Modern drugs have reduced the toxicity of many treatments but have not significantly improved complete response rates which are still currently only about 7% across many types of cancers and using many different types of treatment.
This, we believe, is not due to fundamental problems with the agents themselves. Rather, it is due to the random timing of their application. Drug treatments are at present scheduled according to a range of clinical and non-clinical considerations but not with regard to what Biotempus has identified as the most important factor: the dynamics of the individual patient’s immune system.
In 2002 Biotempus Chief Scientific Officer Martin Ashdown made a remarkable observation: that the immune system of a cancer patient fluctuates over an approximately seven-day cycle.
The immune system is a massively complex one. Indeed, immunology has over the past decade or more become one of the most intensely studied and exciting areas of medical science. Every new discovery in the field reveals the ever greater complexity of the system’s interlocking mechanisms. However, the key aspect of Martin’s observation is fundamentally simple. It relies on the fact that the immune system has two aspects: a means of attacking disease and a means of limiting that attack.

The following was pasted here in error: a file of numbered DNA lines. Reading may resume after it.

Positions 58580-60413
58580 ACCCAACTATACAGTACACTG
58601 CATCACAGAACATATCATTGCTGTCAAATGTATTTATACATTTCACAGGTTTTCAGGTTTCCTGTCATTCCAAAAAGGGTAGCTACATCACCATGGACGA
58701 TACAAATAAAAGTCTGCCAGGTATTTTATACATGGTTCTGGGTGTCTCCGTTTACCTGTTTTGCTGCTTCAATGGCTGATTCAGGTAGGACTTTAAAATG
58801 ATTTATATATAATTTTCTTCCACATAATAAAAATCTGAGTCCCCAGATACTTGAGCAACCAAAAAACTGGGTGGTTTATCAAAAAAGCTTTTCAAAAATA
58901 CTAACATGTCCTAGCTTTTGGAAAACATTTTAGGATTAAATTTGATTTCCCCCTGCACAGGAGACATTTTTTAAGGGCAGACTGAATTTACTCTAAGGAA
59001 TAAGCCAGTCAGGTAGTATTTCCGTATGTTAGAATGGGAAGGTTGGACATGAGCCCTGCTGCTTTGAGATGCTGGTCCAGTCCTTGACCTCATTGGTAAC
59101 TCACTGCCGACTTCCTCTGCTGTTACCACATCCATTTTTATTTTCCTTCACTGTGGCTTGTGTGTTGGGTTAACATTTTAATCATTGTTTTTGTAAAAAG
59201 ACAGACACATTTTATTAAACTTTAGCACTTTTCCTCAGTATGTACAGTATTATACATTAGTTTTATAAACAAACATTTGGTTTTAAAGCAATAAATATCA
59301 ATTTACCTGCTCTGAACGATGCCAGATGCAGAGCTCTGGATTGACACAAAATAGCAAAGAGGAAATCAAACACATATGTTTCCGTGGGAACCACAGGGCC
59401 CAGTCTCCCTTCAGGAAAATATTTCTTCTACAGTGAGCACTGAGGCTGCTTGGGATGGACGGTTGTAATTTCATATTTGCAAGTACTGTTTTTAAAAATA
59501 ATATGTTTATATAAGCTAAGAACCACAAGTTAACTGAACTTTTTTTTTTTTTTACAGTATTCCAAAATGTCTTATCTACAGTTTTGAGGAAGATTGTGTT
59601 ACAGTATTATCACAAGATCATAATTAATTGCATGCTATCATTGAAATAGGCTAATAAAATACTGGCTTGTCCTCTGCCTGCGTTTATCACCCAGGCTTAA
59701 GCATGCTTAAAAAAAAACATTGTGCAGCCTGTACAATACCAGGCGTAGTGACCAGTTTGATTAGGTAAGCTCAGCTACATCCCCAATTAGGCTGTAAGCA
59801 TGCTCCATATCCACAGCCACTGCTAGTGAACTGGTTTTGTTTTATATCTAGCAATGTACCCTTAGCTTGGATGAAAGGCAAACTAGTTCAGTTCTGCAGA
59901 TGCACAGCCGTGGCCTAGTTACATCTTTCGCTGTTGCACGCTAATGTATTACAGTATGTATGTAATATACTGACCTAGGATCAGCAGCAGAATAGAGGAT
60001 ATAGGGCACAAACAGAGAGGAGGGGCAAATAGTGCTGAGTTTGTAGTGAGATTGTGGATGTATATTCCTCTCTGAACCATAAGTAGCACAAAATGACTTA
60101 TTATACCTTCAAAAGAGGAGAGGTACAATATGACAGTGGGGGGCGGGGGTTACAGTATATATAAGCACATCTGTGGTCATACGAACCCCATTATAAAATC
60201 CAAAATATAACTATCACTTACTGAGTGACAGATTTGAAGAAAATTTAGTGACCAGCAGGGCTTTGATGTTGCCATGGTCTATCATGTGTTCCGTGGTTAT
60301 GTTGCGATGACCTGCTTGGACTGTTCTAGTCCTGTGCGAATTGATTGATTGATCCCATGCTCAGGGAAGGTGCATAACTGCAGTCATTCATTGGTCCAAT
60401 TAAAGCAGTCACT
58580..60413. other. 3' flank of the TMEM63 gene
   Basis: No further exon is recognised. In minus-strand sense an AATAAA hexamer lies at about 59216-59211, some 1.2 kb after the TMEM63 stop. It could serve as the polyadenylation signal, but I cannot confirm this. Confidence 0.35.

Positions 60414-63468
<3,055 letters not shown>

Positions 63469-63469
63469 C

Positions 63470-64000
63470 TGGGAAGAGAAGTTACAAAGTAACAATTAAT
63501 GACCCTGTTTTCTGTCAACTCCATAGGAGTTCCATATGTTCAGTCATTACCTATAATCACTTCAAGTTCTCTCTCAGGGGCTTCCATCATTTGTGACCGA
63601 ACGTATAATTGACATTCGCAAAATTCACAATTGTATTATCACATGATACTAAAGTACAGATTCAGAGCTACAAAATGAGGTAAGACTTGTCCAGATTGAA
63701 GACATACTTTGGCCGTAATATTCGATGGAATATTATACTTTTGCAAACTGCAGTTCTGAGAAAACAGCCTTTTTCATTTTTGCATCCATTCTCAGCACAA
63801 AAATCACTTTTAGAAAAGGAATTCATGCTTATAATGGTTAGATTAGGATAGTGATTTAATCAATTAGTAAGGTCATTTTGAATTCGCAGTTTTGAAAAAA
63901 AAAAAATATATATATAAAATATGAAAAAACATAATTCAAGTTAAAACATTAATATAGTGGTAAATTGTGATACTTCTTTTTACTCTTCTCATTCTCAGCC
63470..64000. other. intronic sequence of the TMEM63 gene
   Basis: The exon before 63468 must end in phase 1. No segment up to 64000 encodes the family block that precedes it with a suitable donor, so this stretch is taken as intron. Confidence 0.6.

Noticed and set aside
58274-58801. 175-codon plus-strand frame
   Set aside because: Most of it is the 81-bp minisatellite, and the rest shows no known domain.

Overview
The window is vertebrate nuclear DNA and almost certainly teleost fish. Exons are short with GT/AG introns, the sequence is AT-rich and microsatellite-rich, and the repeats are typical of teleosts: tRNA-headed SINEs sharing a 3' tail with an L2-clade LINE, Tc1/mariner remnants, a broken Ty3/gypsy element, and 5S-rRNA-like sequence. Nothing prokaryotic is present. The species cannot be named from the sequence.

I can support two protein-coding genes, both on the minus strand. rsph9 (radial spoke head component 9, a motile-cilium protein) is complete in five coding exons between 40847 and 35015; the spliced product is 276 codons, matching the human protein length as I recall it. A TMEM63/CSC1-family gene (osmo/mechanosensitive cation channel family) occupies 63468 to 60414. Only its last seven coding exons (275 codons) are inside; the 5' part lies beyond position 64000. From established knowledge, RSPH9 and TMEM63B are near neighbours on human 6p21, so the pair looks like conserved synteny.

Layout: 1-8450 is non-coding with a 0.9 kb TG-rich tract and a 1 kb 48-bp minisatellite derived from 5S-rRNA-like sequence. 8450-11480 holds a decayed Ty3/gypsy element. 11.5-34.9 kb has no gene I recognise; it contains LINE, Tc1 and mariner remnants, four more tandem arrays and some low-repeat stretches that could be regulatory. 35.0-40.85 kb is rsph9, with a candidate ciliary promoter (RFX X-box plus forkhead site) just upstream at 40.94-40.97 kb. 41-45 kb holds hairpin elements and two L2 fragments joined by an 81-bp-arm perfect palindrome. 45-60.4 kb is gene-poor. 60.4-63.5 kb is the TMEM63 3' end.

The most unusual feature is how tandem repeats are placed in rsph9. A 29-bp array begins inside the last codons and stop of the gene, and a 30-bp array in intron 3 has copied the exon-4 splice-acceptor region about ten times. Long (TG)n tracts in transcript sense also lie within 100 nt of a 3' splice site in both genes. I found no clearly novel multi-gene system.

The attack mechanisms of the immune system are remarkably efficient. We routinely encounter external and sometimes novel threats in the form of bacteria (think of an infected wound) and viruses (colds and flu). The attack (effector) system responds to antigens and thus identifies, kills and clears off these invaders. When it has done so, the other side of the immune system—the regulatory system—steps in to call off the attack. Good regulation of the system is crucial. The effector system is potent and, unless it is reined back, can create havoc. An unregulated immune system is the cause of autoimmune diseases (rheumatoid arthritis, type 1 diabetes, multiple sclerosis and many more) in which the body relentlessly attacks itself.
Martin noted that certain molecules in blood samples taken daily or near-daily from cancer patients rose and fell over a repeating period of about seven days.